until then — he will be waiting

so quietly

so patiently

for his bride.

Christine Fraser    


Slowly, leisurely,

as though striding through a formal garden,

the bear wanders past our camp.

Shaggy, toffee fur

with splotches of white on his back,

he lumbers onward

in determined search of berries and bugs.

He ignores us and our firmly staked tents,

carefully aligned boots,

and tightly secured packs

oblivious to our worried whispered words

and the brave, defiant whirring and clicking of

the cameras

capturing his image to prove this near encounter.

Rapt, he keeps his eyes only on the ground,

stepping heavily on thick fallen branches,

snapping each easily in two.

We see him swagger deeper into the forest,

nosing the bushes,

without looking back.


Troubles (the ones we fear, the ones we dread so daily

as we wash the dishes, take a shower, drive the car)

often simply pass by our comfortable camps,

leaving us to watch and wait

for any sign of the next one.

Tanja Birke

I know you in the world of illusion,

where we wear our paper crowns

and talk of small truths

like clouds and wedding rings.

In our uniforms of civility,

boxed-up emotions on the thrift store shelf,

we don’t dare to strike against the rough,

and our matchstick lives march by


Meet me in the real world,

the sacred circle,

that messy place,

where our hearts make a music

that our feet cannot resist

and we carry our uniforms of civility

in knapsacks,

waiting for the ride back home.


Annie Parcels

Dad coaxed me to the woods when the morning
temperatures rose over the new snow.  We skied through
old growth forest.  Too long in the city I had forgotten
its beauty.  Today I noticed how the bark of the Red Pine
had weathered to rose and almost grey, how wide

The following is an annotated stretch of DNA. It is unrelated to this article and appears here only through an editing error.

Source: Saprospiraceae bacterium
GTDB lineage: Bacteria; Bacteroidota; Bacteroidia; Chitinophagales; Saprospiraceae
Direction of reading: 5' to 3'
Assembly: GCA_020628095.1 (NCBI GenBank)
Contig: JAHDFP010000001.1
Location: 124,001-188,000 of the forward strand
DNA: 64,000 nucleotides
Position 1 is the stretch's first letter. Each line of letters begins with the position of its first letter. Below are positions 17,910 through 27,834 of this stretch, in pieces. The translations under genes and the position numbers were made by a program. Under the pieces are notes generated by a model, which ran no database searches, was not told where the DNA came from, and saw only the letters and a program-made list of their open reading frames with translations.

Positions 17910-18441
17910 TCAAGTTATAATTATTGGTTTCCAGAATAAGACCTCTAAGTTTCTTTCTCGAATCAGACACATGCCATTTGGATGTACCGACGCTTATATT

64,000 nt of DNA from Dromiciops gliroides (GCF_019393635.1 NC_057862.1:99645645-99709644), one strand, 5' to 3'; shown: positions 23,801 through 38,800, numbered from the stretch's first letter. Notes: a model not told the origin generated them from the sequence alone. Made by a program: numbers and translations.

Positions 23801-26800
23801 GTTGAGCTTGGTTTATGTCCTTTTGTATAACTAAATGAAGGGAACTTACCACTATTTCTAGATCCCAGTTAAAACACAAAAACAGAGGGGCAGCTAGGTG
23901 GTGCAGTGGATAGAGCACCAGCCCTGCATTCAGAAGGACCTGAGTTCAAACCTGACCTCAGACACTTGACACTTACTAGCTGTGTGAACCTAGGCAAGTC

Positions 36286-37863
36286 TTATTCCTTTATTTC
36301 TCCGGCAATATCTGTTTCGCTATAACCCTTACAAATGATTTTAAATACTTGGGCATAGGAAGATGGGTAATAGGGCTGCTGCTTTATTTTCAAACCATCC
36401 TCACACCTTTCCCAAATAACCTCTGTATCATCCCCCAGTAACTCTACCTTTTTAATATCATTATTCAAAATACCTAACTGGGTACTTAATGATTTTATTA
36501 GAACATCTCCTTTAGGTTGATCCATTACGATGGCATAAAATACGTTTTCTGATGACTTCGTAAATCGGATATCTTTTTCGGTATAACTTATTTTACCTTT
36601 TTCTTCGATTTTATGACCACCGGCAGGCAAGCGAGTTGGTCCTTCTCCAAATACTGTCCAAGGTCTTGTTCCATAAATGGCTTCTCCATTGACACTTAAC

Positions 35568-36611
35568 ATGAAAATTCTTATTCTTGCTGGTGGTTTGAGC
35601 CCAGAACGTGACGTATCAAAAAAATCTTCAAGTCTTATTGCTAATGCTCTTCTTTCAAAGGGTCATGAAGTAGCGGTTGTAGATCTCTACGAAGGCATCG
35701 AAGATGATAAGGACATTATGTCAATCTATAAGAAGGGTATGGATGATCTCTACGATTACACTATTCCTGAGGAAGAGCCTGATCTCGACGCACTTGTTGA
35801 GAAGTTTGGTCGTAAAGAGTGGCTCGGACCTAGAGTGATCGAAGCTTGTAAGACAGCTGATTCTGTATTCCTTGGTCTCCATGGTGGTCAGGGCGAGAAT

the trunk of the Cedar, how tall the Hemlock,
and how both Pine and Hemlock creaked in the wind.

We took the longer loop because there were two of us today.

There I noticed the tracks of a smallish deer: the pointy,
Tentative indentations of hooves fresh in the snow between
my skis and later, interspersed along the track, the shape
of very large paws.

(Note: This poem, which was originally printed in “Wisconsin People and Ideas,” has been revised from an earlier version. It was misprinted in the print edition.)

Carrie Bassett


My father died first,

Not an accident.

Not an illness.

Simply old age.

My mother turned her face

to the wall and didn’t eat —

and died, six days later.

Not an accident, not an illness.

Simply old age.

January/Rhode Island

Just before the memorial service,

I looked out over the slate gray ocean

and saw what looked like loons, but brown.


Winter plumage and winter habitat.

One pair stayed apart from the others,

bobbing and diving together,

riding the cold waves as if it was summer.

They were there,

and together and

I know they knew I knew.



My aunt died far across the country.

I went to the county park to be alone with October

the leaves brown but still clinging.


A herd of does emerged from the woods.

One looked at me and kept looking

flickered her soft ears and looked,

raised her soft muzzle and looked.

Then she flicked her tail and turned away,